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Sunday, October 26, 2008
Updated: October 27, 9:37 AM ET
Philly's big man has his groove back

By Jim Caple
ESPN.com

OK, sure, Joe Blanton and his home run are the fun story, the one that gets teammates laughing.

"Not to say that pitchers aren't athletes, but we're not supposed to do things like that," reliever Scott Eyre said. "It didn't look like he even knew what to do at first."

But when Philadelphia fans finish joking about Joe the Slugger they will turn to a far more important hitter in the Phillies' lineup and his far more significant home runs Sunday night.

Ryan Howard is back with the powerful swing that changes games in an instant and makes opposing pitchers wet their pants. And unlike Blanton, he most definitely has that home run trot thing down.

Howard broke the game open with a three-run homer to left field in the bottom of the fourth, completed the 10-2 rout with a two-run homer in the eighth and served notice to everyone in Tampa Bay that the Big Man has his groove back.

"Everybody knows that when Ryan gets hot, he can carry the team all by himself," Eyre said. "And if everybody else is hitting, that's not good for the other team."

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It's especially important for Philadelphia because, well, Blanton probably won't get another at-bat this series.

Howard went nearly a month without homering, which was due in part to the Phillies having an entire week off after the NLCS and playing only 13 games total during that stretch. But still. Compared to how Ryan normally hits, that is a prolonged drought.

Held hitless in the first game of the series, Howard doubled and singled in Game 2 but grounded out to end the 4-2 loss when he represented the tying run. He struck out twice and grounded out again in Game 3 but also hit a solo homer in the sixth inning. He topped that Sunday.

"You have your ups and downs, your good days and bad days," Howard said of his October slump. "It's just about staying on the same plane. You're going to go through those runs. And unfortunately for me it started out early in the playoffs, but I think everybody right now would rather have me hot right now."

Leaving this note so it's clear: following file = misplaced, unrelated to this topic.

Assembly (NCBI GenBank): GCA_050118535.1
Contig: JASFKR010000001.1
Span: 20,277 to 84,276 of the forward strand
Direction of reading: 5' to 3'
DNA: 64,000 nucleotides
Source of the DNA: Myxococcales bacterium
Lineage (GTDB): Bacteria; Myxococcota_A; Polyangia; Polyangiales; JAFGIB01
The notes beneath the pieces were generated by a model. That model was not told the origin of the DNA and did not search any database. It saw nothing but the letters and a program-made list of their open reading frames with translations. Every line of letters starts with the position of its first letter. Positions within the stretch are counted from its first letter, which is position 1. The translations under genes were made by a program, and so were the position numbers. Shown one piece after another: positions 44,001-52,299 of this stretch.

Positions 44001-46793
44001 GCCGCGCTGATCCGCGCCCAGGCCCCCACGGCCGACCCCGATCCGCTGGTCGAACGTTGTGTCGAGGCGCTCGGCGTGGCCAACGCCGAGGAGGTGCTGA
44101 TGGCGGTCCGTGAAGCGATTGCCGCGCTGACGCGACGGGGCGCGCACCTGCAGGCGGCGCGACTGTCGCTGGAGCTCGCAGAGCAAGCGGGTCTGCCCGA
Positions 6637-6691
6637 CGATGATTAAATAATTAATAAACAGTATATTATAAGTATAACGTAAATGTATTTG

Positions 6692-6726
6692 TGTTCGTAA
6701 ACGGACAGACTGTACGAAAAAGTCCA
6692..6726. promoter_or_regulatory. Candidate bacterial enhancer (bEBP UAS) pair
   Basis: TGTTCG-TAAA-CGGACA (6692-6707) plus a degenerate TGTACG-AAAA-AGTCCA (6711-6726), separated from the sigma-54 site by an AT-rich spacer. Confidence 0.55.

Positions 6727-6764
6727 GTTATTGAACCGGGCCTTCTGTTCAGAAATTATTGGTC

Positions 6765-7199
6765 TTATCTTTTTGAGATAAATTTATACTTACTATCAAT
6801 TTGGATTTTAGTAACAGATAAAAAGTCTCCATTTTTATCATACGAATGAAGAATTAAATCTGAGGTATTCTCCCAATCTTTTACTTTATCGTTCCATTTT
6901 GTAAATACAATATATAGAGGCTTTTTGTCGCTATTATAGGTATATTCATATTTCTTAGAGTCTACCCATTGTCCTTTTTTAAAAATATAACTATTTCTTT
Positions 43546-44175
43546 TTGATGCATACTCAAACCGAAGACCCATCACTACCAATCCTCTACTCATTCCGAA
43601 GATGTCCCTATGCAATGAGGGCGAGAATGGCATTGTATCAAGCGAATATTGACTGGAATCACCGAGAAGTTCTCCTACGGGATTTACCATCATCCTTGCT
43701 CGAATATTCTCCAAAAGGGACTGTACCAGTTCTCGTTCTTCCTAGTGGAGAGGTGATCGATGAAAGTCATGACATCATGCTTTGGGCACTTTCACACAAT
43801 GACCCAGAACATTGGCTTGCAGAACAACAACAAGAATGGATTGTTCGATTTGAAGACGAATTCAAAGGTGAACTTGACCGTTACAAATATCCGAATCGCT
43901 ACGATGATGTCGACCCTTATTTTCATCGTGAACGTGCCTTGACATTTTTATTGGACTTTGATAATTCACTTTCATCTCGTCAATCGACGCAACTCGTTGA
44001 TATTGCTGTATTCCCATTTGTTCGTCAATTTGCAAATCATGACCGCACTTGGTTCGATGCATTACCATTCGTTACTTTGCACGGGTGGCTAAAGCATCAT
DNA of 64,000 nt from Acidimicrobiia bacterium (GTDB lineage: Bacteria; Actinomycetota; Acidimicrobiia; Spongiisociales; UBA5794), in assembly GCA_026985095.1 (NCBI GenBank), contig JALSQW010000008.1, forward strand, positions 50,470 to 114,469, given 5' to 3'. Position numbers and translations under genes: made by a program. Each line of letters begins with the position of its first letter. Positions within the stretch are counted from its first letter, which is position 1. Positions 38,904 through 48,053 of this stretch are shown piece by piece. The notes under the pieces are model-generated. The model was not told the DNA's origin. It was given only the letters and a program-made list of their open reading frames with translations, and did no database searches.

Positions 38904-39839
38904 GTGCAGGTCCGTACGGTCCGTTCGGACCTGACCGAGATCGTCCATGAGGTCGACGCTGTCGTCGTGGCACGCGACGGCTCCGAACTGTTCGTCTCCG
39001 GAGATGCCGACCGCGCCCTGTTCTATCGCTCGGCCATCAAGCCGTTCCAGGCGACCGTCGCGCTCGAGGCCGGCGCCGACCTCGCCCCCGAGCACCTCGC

Well, not exactly everybody.

Ryan Howard
Ryan Howard capped off his night with a two-run blast in the eighth inning, driving in five of the Phillies' 10 runs.
"It's just like last series where everyone was talking about David Ortiz being off his game. And I kept saying, I don't trust him," Rays manager Joe Maddon said. "I have not been around Ryan as often, but you know how good he is. And guys like that, those big power guys, when they hit them, it normally comes in bunches. They get the feel working and all of a sudden every ball looks big and it's in the right spot."

Philadelphia held a slim 2-1 lead in the fourth inning and was continuing to struggle with men in scoring position when Howard came to bat against Tampa Bay right-handed starter Andy Sonnanstine with one out and two runners on base. With lefty Trever Miller warming up in the bullpen as quickly as possible, Howard sent a 2-1 pitch over the left-field fence to give Philadelphia a four-run lead. The game was effectively over at that point, and the Rays never mounted a serious threat the rest of the way.

Matt Stairs said that when Howard gets hot it affects the entire lineup because teams wind up pitching so carefully to the other batters around him that you suddenly find lots of runners on base. "We drive off when he gets hot," Stairs said.

"He's patient and he's been staying on the ball," manager Charlie Manuel said. "If you ask him, he'll probably say he's relaxed and seeing the ball better. The reason he is, he's slowed down and started concentrating on following the ball. And probably looking for pitches to hit instead of guessing. And he's looking good. He's got his timing and his weight shift is good, his balance is good."

But enough about Howard. We see his home runs all the time. What about that Blanton home run, anyway?

"I jumped up too fast," Howard said of his reaction to the pitcher's shot. "I almost passed out."

Jim Caple is a senior writer for ESPN.com.